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US Open 2017 | Major Controversies

US Open 2017 F18 BlogNever has the USGA been under more pressure than ahead of the US Open 2017. This has been somewhat self inflicted, on the back of two major controversies in as many years.

First was the decision to host at Chambers Bay in 2015, a golf course which the USGA scorched beforehand and had green surfaces so bumpy it wouldn’t have been fit for a monthly medal. Ian Poulter described them as ‘Simply the worst, most disgraceful surfaces I have ever seen on any tour’, a damning review.

Then the shambolic handling of the Dustin Johnson rules situation at Oakmont in 2016, which we feel the USGA could not have got more wrong. Johnson prevailed as winner, despite a one shot penalty which deflected some of the attention from the USGA’s cock up.

The Erin Hills course

This par 72 golf course in Wisconsin opened in 2006, making it only 11 years old, and not a typical US Open venue. For a start, the US Open hasn’t been held at a par 72 since Pebble Beach in 1992, and the fairways are estimated to be around 50% wider than most other US Open’s. The course may come across as ‘Linksy’ but it isn’t by definition, the approach shots require the ball to come in from a height, rather than shots landing short and running up. The bunkering at Erin Hills is mostly natural which makes them look very unusual and can provide some very awkward lies. This US Open 2017 site is very windy with USGA executive director Mike Davis saying ‘It would be very unusual to have even a day go by where we don’t get some wind’. The greens have been described by Davis as ‘as perfect as I’ve seen US Open greens’. They are all made from one type of new hybrid grass, so don’t be surprised to see a lot of putts going in.


Fescue Fiasco

The worlds best players have arrived at Erin Hills this week and there was no shortage of Twitter and Instagram footage of the practice rounds. From Kevin Na having a whinge about the length of the ‘fescue’ calling for past US Open winners to get together and set up the major, which went viral. To Lee Westwood’s caddy Billy Foster crawling out of the long grass after ‘finding Lee’s ball’. John Rahm even refused to hit balls from the long grass during practice rounds in fear of injury.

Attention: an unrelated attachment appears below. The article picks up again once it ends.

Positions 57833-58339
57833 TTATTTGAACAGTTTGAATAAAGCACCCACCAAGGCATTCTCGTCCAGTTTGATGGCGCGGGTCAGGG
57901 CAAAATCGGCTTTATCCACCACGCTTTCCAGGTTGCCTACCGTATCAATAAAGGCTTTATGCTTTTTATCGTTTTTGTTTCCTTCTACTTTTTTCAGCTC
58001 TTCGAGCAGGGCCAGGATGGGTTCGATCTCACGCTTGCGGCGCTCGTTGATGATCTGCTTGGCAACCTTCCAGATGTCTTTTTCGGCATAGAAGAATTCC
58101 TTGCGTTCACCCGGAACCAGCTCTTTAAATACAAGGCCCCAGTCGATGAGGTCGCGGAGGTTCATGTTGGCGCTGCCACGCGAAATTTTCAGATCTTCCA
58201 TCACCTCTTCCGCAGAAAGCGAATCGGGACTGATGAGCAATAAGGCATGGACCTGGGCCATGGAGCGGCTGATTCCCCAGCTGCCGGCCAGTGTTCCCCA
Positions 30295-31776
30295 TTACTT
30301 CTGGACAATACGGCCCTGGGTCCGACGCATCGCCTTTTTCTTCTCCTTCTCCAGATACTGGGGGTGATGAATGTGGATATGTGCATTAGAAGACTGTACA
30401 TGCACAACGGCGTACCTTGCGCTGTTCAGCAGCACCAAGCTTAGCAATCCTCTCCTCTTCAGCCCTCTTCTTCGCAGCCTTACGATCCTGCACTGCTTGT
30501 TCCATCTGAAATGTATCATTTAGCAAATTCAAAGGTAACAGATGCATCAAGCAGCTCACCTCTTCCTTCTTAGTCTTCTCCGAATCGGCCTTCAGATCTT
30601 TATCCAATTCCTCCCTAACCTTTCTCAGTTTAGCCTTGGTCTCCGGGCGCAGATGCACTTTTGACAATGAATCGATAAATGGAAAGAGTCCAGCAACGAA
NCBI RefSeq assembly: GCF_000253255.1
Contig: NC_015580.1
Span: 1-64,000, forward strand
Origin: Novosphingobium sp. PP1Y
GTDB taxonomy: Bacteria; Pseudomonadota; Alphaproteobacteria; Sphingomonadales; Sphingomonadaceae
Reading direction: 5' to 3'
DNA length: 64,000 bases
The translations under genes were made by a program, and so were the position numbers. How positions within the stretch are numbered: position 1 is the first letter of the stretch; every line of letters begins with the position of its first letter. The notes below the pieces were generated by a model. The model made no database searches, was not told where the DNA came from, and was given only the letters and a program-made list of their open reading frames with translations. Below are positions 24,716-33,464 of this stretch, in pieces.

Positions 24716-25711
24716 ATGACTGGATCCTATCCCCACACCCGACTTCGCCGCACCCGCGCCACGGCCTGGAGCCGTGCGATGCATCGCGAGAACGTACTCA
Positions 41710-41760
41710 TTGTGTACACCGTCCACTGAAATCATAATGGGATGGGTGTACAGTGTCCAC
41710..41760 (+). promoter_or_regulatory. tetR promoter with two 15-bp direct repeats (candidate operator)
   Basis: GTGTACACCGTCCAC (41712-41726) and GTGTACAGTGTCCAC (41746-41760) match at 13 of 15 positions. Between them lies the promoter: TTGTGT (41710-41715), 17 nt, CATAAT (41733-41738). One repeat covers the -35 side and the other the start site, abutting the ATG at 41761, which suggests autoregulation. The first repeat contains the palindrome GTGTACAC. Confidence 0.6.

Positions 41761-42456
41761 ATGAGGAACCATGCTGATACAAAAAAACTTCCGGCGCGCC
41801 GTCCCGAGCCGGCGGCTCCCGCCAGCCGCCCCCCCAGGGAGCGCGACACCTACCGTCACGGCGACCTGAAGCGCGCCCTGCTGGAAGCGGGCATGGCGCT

On the back of these complaints and criticism from the players, the USGA sent out all of its resources, chopping down large areas of the controversial fescue. On the 12th hole, around 10 yards was mown down on the left of the fairway, as well as the par 5 14th where players saw a team of 30 strimming down the grass on the right hand side. And the fescue has even been stripped back on the 637 yard 18th hole which has one of the widest fairways in US Open history.

Rory McIlroy’s reaction to the news when he was told in a press conference was quite something. Rory said “We have 60 yards from left line to right line. You've got 156 of the best players in the world here, if we can't hit it within that avenue, you might as well pack your bags and go home, these are the widest fairways we've ever played in a US Open. Even the first and second cut is another 10 yards on top of that. So if you've got 50 or 60 yards to hit into and you're complaining about the fescue that's wider than that, I don't think that's an issue."

Our F18 Staff Picks

Short price - Rory McIlroy

Good price - Paul Casey

Good price - John Rahm

Outsider - Ryan Moore

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